As markets grapple with the real threat of escalating virus cases derailing the global economic recovery, the risk-sensitive Australian dollar will be keeping an eye on the September manufacturing PMIs out of China on Wednesday. The NBS manufacturing PMI will be released at 1:00 GMT, followed by the Caixin/Markit manufacturing PMI at 01:45 GMT, both of which are expected to be one of the main highlights for traders this week.
Is China’s manufacturing rebound losing steam?
One of the factors that’s been working in the aussie’s favor in recent months has been the encouraging data coming out of China – Australia’s largest trading partner. Having come out of lockdown earlier than other countries, China is considered as being ahead of the global recovery curve and therefore its PMIs are being watched carefully for clues as to where growth is headed. The National Health Commission said in a statement earlier today that all new cases were imported infections involving travelers from overseas, in another sign that China has all but eradicated local transmissions of the coronavirus.
So far, the recovery remains on track. The Caixin manufacturing PMI is forecasted to remain the same at 53.1 as the preceding month. This reading was the biggest improvement in the health of the sector since January 2011.The official NBS non-manufacturing PMI for China rose to 55.2 in August, pointing to the fastest month of growth in the services sector since January 2018 as the economy recovers further from the coronavirus pandemic. It is predicted to fall to 52.1 in September, which may indicate a slowing recovery. The manufacturing PMI stood at 51.0 in August, creating the sixth straight month of increase in factory activity and is expected edge up to 51.2 in September.
Is the recovery speeding up?
China’s vast industrial sector is steadily returning to the levels seen before the pandemic, which paralyzed huge swathes of the economy earlier this year. Industrial production rose by 5.6% from a year earlier in August, the most since December 2019 as the economy recovers from the Covid-19 shock. The economy is set to expand 2.2% this year, which is the weakest growth in three decades, having grown by 3.2% in the second quarter year-on-year. Moreover, retail sales grew by 0.5% from a year earlier in August 2020, the first month of increase since December 2019. After several months, a good sign is coming up as consumers are becoming more confident, however, the slow progress shows the scale of challenge policymakers have to get consumption to pre-pandemic level.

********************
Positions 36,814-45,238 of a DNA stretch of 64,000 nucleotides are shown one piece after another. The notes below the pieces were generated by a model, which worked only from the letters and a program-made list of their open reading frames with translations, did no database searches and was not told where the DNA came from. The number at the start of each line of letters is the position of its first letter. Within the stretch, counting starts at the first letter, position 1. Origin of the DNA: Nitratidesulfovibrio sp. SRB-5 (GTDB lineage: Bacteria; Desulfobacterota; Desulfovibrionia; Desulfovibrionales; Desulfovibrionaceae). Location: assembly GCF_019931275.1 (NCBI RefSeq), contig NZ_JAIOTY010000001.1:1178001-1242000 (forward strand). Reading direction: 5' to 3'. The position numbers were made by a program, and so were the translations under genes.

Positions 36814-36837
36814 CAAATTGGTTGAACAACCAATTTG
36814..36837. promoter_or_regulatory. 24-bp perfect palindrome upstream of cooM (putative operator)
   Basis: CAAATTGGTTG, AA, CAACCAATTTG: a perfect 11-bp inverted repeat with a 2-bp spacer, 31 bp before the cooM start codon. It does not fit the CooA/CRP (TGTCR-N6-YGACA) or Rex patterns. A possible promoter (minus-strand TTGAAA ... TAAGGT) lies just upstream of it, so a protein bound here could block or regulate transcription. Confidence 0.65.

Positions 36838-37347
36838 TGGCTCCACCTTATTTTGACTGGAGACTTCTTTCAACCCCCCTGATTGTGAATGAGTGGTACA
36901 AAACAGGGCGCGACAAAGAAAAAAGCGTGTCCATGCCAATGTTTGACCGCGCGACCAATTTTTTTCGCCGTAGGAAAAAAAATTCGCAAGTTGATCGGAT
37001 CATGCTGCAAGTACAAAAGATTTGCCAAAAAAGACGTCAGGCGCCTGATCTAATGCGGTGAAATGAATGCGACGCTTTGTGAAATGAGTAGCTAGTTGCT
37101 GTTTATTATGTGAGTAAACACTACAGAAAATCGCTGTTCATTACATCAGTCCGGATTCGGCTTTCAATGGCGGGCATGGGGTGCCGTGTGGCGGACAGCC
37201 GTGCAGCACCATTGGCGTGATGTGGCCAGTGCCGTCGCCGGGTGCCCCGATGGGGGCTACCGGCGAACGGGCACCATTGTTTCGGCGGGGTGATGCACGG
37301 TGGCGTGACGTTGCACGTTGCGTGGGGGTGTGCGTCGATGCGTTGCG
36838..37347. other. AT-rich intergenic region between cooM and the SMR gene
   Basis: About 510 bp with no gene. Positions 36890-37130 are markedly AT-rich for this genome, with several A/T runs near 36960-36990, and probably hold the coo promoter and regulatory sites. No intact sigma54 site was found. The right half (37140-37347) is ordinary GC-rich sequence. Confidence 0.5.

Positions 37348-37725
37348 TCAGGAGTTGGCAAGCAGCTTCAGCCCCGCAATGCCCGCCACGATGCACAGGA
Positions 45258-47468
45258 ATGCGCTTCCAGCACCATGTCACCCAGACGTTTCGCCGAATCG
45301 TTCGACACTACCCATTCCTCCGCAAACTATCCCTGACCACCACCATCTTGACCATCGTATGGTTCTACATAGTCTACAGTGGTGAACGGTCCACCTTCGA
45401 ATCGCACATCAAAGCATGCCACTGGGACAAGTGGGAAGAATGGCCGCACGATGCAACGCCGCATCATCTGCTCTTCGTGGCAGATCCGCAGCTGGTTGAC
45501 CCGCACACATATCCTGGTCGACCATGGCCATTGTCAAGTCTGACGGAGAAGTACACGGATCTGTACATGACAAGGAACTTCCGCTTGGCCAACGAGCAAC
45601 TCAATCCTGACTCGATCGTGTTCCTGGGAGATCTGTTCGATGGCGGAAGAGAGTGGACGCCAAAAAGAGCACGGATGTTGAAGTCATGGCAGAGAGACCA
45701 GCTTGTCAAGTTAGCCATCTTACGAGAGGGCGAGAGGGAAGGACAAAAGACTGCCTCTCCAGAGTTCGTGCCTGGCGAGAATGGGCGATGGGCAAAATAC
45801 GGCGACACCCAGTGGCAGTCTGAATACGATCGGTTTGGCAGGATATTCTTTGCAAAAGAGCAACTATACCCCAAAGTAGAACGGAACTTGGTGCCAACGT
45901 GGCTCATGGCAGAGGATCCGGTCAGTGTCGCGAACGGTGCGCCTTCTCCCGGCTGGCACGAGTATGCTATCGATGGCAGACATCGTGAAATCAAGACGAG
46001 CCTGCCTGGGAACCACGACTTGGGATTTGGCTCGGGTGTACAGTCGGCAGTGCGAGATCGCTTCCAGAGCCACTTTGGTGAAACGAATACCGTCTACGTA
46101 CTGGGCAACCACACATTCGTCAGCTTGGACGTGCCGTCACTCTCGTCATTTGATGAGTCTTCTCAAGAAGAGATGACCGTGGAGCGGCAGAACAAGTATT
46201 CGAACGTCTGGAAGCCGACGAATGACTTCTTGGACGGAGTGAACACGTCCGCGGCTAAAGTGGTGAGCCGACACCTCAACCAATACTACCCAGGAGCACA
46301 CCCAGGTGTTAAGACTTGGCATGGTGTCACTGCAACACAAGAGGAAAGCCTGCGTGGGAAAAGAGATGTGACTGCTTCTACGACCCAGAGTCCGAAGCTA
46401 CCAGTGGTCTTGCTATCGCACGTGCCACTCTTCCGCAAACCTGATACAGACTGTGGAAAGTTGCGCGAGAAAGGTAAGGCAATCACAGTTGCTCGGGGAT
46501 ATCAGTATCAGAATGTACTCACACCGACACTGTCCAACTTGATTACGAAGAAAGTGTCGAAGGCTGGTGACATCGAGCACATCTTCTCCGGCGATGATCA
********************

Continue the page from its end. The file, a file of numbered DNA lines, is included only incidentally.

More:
Aussie tumbles to 2-month low
In FX markets, aussie/dollar has been in a strong selling phase over the last five days, reaching a new two-month low of 0.7005.
Should the China PMIs beat the forecasts, aussie/dollar might extend gains above the 0.7200 handle and the short-term moving averages. A bigger surprise in the data, may also open the door for the two-year high of 0.7412 and the 0.7490 resistance, taken from the high on July 2018.
Disappointing figures may increase speculation that the next move in price could be down, sending the pair towards the 23.6% Fibonacci retracement level of the up leg from 0.5506 to 0.7412 at 0.6858. Lower than that, eyes would turn to the 0.6800 handle before hitting the 200-day SMA at 0.6766.
However, with risk appetite looking fragile, any disappointment from the data could heighten concerns that the road to recovery will be a long one. Moreover, the US presidential debate may affect the aussie as well on Wednesday, as markets become increasingly wary about the upcoming elections in the United States.